China-backed Maldives strongman falls amid Sri Lanka-style debt fears

ECONOMYNEXT – Maldives opposition leader Ibrahim Mohamed Solih beat China-backed strongman Abdulla Yameen, who had jailed opposition leaders and Supreme Court judges, in a surprise victory amid Sri Lanka-style debt distress fears.

Under Yameen, relations deteriorated with India, a country which it had good relations since independence, amid greater Chinese involvement in the Maldives.

There have been fears that easy debt taken from China to build infrastructure may de-stabilize state finances, like in Sri Lanka. There was also a sovereign bond issued in 2017.

High Risk

Maldives could be badly hit especially if the currency falls, the International Monetary Fund said.

"A widening current account deficit, low international reserves, pipeline of guarantees, and rapid debt buildup continue to skew the risks to the downside and leaves the country vulnerable to standard shocks, particularly a one-time depreciation and an exports shock," the IMF staff report said.

"In addition, the public debt path is substantially above the prudential benchmark throughout the projection period underscoring a heightened overall risk of debt distress.

"Based on this, it is assessed that the external risk rating for the Maldives’ continues to be rated as "high" risk of external debt distress."

Maldives Monetary Authority had from time to time printed money to finance deficit, putting the currency under pressure, but the economy is also partly dollarized but has generally maintained better policy than Sri Lanka and India.

It growth was underpinned by a relatively strong currency and has the highest per capital income in South Asia.





Managing Infrastructure

The International Monetary Fund estimated that government debt would rise to 72 percent of gross domestic product by 2018, up from 54.2 percent in 2014. Debt had already ratcheted up to 65.7 percent by 2016.

China has been heavily involved in an infrastructure drive. Big developments include an 830 million dollar expansion of the airport and a 400 million dollar road bridge connecting the airport to the capital Male.

"Maldives’ main challenge remains one of balancing a surge in infrastructure investment which has the potential of transforming the economy against the continuing risks stemming from high and rising public debt, the bond redemption in 2022, and the short maturity of domestic debt," the IMF said in its last country report.

There are also new power and water treatment plants.

Maldives main source of income is tourism, where also Chinese tourists have become a key driver taking over from the traditional European visitors.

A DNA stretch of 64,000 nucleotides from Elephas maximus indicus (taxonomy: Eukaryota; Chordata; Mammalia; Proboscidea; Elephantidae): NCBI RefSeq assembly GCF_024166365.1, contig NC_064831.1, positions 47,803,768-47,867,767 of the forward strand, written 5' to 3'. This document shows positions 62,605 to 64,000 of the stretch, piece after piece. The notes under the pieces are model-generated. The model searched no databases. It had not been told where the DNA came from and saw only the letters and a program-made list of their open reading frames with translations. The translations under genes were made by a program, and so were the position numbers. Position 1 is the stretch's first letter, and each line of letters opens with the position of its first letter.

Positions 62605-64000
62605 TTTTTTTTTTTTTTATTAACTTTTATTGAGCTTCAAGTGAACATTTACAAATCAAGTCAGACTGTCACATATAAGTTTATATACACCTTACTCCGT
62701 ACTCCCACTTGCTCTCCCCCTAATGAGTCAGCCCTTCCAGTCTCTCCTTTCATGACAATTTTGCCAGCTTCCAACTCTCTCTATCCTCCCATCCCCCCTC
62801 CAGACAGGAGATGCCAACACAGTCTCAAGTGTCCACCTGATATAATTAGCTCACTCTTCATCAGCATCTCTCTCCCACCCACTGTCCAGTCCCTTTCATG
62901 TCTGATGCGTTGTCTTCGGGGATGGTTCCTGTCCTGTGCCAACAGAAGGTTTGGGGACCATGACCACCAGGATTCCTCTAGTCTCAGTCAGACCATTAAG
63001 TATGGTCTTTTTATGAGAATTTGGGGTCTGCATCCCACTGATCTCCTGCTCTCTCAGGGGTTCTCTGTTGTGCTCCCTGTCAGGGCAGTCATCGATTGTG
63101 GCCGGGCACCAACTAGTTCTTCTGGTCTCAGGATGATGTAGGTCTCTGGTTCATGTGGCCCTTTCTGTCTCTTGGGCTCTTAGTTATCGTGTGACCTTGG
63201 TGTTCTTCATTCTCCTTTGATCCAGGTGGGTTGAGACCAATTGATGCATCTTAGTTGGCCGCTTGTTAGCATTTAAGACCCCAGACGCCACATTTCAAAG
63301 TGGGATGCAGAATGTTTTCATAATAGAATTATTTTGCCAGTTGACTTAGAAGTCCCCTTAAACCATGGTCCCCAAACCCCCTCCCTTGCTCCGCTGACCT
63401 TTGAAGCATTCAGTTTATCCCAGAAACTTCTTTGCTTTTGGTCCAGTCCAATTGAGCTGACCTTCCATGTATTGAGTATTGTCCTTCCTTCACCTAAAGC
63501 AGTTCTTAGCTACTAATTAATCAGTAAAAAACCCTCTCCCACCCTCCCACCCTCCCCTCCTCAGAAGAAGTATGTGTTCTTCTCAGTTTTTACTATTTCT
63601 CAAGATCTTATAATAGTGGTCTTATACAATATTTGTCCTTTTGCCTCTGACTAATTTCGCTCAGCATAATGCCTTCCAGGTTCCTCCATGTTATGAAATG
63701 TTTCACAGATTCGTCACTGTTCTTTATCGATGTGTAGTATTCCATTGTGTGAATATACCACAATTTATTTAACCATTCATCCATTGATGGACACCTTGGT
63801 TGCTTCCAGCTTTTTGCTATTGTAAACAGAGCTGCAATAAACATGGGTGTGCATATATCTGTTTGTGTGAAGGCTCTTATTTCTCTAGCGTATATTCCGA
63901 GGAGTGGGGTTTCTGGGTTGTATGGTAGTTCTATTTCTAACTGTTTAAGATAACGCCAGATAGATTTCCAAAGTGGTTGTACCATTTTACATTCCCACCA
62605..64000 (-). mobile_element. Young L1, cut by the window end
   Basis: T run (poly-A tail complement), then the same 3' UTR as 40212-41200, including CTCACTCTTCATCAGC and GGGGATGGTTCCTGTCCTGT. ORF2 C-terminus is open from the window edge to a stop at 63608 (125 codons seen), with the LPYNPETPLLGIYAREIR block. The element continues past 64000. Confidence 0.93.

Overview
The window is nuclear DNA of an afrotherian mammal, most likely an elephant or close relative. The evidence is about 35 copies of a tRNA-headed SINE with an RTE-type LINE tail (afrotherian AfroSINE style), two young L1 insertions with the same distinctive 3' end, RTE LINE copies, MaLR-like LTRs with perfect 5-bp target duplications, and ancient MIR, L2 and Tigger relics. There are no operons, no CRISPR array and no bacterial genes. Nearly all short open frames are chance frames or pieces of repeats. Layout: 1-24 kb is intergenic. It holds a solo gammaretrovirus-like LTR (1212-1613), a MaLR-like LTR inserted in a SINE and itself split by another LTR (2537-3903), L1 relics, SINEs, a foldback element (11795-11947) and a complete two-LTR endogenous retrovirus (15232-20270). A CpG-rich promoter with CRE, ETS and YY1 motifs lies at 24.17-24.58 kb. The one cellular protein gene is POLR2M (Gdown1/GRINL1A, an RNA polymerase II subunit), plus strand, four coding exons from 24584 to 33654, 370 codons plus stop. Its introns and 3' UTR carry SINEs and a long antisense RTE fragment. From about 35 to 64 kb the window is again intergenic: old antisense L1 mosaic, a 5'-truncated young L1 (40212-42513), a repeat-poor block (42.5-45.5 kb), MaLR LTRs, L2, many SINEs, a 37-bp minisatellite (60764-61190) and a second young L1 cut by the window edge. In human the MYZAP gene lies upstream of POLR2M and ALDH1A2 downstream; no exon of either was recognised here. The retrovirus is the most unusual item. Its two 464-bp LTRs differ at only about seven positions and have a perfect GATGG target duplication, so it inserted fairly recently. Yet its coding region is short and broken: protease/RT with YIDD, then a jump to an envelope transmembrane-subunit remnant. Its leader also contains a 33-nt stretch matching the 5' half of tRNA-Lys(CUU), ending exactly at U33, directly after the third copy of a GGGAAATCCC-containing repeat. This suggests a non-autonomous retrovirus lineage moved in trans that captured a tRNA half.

China is also building an apartment complex.

China is already heavily involved in Burma, Pakistan and Sri Lanka.

India fears Chinese involvement in the Maldives, and relations have deteriorated. Ex-President Mohammed Nasheed has called for Indian military intervention.


India once helped stamp out a military coup in the archipelago.

"In the past decade, China has invested or committed more than $150 billion in the economies of Bangladesh, the Maldives, Myanmar, Pakistan, Nepal and Sri Lanka," Gateway House, an India-based think tank has said.

"China is now the largest overseas investor in the Maldives, Myanmar, Pakistan and Sri Lanka."

"Chinese penetration is the highest in the two economies that flank India – Myanmar and Pakistan – where Chinese money is bolstering governments that face international isolation due to human rights violations and terrorism respectively.

Maldives President Yameen has also come under fire for jailing opponents, declaring an emergency and interfering in the judiciary.

Maldives’ highest court itself has courted controversy in earlier decisions.

China has been investing equity in the countries as debt troubles emerged including by partnering with local investors.

Gateway house said China enters as a military supplier to countries with problems and "then cultivates and partners with local elites, provides modern infrastructure with deferred payments, and entrenches itself."

Sri Lankan companies, which have links with Chinese construction conglomerates have also jointly invested in the Maldives.

China already part-owns a port in Sri Lanka which was leased ostensibly after failing to repay debt.

Sri Lanka has insisted that the port will only be used for commercial activities.

Malaysia’s new Prime Minister Mahathir Mohammed has cancelled several Chinese projects in the country, after defeating his rival amid corruption charges, in a setback to China. (Colombo/Sept24/2018)

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